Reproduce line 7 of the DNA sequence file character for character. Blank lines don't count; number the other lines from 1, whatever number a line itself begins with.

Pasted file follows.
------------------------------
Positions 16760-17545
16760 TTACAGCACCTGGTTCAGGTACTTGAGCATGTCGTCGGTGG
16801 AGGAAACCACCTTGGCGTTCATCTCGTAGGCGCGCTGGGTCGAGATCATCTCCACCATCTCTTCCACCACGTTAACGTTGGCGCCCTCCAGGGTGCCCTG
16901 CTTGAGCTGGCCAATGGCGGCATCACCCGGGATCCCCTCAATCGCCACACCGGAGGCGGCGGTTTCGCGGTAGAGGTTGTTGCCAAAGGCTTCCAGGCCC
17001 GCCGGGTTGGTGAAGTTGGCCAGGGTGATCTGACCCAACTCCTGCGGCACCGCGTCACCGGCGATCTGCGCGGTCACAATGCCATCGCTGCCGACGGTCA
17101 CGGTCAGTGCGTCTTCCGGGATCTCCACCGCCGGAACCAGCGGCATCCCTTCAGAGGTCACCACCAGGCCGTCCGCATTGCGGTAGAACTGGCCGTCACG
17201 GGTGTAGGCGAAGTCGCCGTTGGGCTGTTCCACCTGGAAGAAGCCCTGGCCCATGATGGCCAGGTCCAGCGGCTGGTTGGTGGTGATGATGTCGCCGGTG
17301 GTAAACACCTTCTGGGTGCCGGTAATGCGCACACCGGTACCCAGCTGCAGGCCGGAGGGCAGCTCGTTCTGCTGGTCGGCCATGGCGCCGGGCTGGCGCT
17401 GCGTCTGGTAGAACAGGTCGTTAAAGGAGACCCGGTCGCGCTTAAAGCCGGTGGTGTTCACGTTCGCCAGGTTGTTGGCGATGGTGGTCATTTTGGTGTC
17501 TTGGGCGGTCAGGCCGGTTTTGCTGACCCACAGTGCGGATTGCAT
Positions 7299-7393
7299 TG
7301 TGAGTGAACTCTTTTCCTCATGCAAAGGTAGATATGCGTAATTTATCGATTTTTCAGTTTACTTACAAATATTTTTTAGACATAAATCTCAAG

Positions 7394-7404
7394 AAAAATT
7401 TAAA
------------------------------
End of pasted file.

17201 GGTGTAGGCGAAGTCGCCGTTGGGCTGTTCCACCTGGAAGAAGCCCTGGCCCATGATGGCCAGGTCCAGCGGCTGGTTGGTGGTGATGATGTCGCCGGTG